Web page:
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A portis a facility for receiving shipsand/or transferring cargo. It is usually found at the edge of an ocean, sea, river, or lake. The best ports have deep waterin channelor berth, and protection from the windand waves. Harbour pilotand tugboatsare often used to maneuver large ships in tight quarters as they approach and leave the docks. Ports which handle international traffic also have customsfacilities.

Access

A prerequisite for a port is a harborwith water of sufficient depth to receive ships whose draftwill allow passage into and out of the harbor.

Ports sometimes fall out of use. Rye, East Sussexmarker was an important Englishmarker port in the Middle Ages, but the coastline changed and it is now from the sea, while the ports of Ravenspurnmarker and Dunwichmarker have been lost to coastal erosion.Also in the United Kingdommarker, Londonmarker, the River Thames was once an important international port, but changes in shipping methods, such as the use of containers and larger ships, put it at a disadvantage.

Distribution

Ports often have cargo-handling equipment, such as cranes(operated by longshoremen) and forkliftsfor use in loading/unloading of ships, which may be provided by private interests or public bodies. Often, canneriesor other processing facilities will be located nearby. Some ports feature canals, which allow ships further movement inland.Access to intermodal transportation, such as trainsor trucks, are critical to a port, so that passengers and cargo can also move further inland beyond the port area.

Port types

The terms "port" and "seaport" are used for different types of port facilities that handle ocean-going vessels, and river portis used for river traffic, such as barges and other shallow-draft vessels. Some ports on a lake, river, or canal have access to a sea or ocean, and are sometimes called "inland ports".

A fishing portis a type of port or harborfacility particularly suitable for landing and distributing fish. It may be a recreational facility, but it is usually a commercial one.

Portis a nautical termthat refers to the left side of a craft either an airplane or ship. Starboardis the nautical term that refers to the right side of a craft.

A "dry port" is a term sometimes used to describe a yard used to place containers or conventional bulk cargo, usually connected to a seaport by rail or road.

A warm water portis where the water does not freeze in winter time. Because they are available year-round, warm water ports can be of great geopolitical or economic interest, with the ports of Saint Petersburgmarker, Dalian, and Valdezmarker being notable examples.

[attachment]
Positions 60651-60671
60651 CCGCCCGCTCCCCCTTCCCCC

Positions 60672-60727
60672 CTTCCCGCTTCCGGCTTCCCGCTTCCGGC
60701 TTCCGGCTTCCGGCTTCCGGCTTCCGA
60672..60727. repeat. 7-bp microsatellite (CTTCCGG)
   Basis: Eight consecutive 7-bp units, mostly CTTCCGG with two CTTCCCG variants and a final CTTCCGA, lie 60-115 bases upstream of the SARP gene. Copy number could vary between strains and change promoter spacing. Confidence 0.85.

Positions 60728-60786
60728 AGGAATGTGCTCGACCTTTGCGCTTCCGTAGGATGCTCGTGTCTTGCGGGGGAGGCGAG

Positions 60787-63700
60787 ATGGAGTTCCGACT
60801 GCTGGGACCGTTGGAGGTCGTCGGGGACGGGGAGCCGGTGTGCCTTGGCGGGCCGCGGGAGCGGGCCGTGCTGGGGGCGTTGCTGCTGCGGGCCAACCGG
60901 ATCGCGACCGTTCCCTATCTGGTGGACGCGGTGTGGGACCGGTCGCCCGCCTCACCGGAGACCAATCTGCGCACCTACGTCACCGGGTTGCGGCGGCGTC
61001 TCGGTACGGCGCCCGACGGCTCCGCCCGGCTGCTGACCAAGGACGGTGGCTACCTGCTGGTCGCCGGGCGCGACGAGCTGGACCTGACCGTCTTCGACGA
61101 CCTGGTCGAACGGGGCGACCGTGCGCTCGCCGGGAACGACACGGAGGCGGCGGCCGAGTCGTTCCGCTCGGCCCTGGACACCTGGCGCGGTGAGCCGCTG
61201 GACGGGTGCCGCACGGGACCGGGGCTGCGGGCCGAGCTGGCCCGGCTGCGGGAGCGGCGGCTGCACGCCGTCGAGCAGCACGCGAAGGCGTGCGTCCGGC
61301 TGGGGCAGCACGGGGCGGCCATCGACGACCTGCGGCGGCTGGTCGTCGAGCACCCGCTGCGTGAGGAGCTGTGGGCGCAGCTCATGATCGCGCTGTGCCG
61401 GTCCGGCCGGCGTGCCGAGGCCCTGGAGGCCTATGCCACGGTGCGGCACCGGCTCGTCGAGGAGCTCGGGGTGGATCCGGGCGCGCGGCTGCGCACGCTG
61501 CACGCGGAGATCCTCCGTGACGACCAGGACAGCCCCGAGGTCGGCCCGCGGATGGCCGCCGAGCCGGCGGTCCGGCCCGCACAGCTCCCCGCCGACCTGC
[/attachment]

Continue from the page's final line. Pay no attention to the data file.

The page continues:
A seaportis further categorized as a "cruise port" or a "cargo port". Additionally, "cruise ports" are also known as a "home port" or a "port of call". The "cargo port" is also further categorized into a "bulk" or "break bulk port" or as a "container port".

A cruise home portis the port where cruise-ship passengers board (or embark) to start their cruise and also debark(or disembark) the cruise ship at the end of their cruise. It is also where the cruise ship's supplies are loaded for the cruise, which includes everything from fresh water and fuel to fruits, vegetable, champagne, and any other supplies needed for the cruise. "Cruise home ports" are a very busy place during the day the cruise ship is in port, because off-going passengers debark their baggage and on-coming passengers board the ship in addition to all the supplies being loaded. Currently, the Cruise Capital of the World is the Port of Miamimarker, Floridamarker, closely followed behind by Port Evergladesmarker, Florida and the Port of San Juan, Puerto Rico.

A port of callis an intermediate stop for a ship on its sailing itinerary, which may include up to half a dozen ports. At these ports, a cargo ship may take on supplies or fuel, as well as unloading and loading cargo. But for a cruise ship, it is their premier stop where the cruise lines take on passengers to enjoy their vacation.

Cargo ports, on the other hand, are quite different to cruise ports, because each handles very different cargo, which has to be loaded and unloaded by very different mechanical means. The port may handle one particular type of cargo or it may handle numerous cargoes, such as grains, liquid fuels, liquid chemicals, wood, automobiles, etc. Such ports are known as the "bulk" or "break bulk ports". Those ports that handle containerized cargo are known as container ports. Most cargo ports handle all sorts of cargo, but some ports are very specific as to what cargo they handle. Additionally, the individual cargo ports are divided into different operating terminals which handle the different cargoes, and are operated by different companies, also known as terminal operators or stevedores.

Ports of the World

North America

The ports of the United States handle more than 2 billion metric tons of domestic and import/export cargo annually. American ports are responsible for moving over 99 percent of the country's overseas cargo.

For details on U.S. Ports, see the List of ports in the United States. For details on all North American ports, see the List of North American ports.

Asia

For details on East Asian ports, see the List of East Asian ports.

See also

Water port topics



Other types of ports



Lists



External links




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